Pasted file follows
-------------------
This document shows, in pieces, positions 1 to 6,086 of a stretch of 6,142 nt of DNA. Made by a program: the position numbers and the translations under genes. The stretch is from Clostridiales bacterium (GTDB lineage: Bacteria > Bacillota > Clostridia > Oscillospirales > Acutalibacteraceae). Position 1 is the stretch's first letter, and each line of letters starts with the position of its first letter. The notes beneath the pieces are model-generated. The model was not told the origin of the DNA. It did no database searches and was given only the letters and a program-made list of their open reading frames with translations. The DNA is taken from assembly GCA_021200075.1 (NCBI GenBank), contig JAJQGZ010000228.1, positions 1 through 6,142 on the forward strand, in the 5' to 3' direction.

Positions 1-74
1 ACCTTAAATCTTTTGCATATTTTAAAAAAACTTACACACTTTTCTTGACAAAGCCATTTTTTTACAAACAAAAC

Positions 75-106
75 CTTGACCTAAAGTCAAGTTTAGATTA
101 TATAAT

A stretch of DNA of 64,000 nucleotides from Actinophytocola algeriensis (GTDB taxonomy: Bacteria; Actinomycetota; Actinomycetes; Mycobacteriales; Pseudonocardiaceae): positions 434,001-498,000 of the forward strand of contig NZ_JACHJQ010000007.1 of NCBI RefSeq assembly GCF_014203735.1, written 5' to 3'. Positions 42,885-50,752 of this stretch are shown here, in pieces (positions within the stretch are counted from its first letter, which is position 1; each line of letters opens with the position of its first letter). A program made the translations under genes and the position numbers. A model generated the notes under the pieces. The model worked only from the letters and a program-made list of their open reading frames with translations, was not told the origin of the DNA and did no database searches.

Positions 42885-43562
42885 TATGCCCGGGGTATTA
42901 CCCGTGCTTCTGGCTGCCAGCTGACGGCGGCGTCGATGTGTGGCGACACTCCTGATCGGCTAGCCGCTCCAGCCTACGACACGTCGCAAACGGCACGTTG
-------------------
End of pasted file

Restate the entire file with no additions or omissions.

This document shows, in pieces, positions 1 to 6,086 of a stretch of 6,142 nt of DNA. Made by a program: the position numbers and the translations under genes. The stretch is from Clostridiales bacterium (GTDB lineage: Bacteria > Bacillota > Clostridia > Oscillospirales > Acutalibacteraceae). Position 1 is the stretch's first letter, and each line of letters starts with the position of its first letter. The notes beneath the pieces are model-generated. The model was not told the origin of the DNA. It did no database searches and was given only the letters and a program-made list of their open reading frames with translations. The DNA is taken from assembly GCA_021200075.1 (NCBI GenBank), contig JAJQGZ010000228.1, positions 1 through 6,142 on the forward strand, in the 5' to 3' direction.

Positions 1-74
1 ACCTTAAATCTTTTGCATATTTTAAAAAAACTTACACACTTTTCTTGACAAAGCCATTTTTTTACAAACAAAAC

Positions 75-106
75 CTTGACCTAAAGTCAAGTTTAGATTA
101 TATAAT

A stretch of DNA of 64,000 nucleotides from Actinophytocola algeriensis (GTDB taxonomy: Bacteria; Actinomycetota; Actinomycetes; Mycobacteriales; Pseudonocardiaceae): positions 434,001-498,000 of the forward strand of contig NZ_JACHJQ010000007.1 of NCBI RefSeq assembly GCF_014203735.1, written 5' to 3'. Positions 42,885-50,752 of this stretch are shown here, in pieces (positions within the stretch are counted from its first letter, which is position 1; each line of letters opens with the position of its first letter). A program made the translations under genes and the position numbers. A model generated the notes under the pieces. The model worked only from the letters and a program-made list of their open reading frames with translations, was not told the origin of the DNA and did no database searches.

Positions 42885-43562
42885 TATGCCCGGGGTATTA
42901 CCCGTGCTTCTGGCTGCCAGCTGACGGCGGCGTCGATGTGTGGCGACACTCCTGATCGGCTAGCCGCTCCAGCCTACGACACGTCGCAAACGGCACGTTG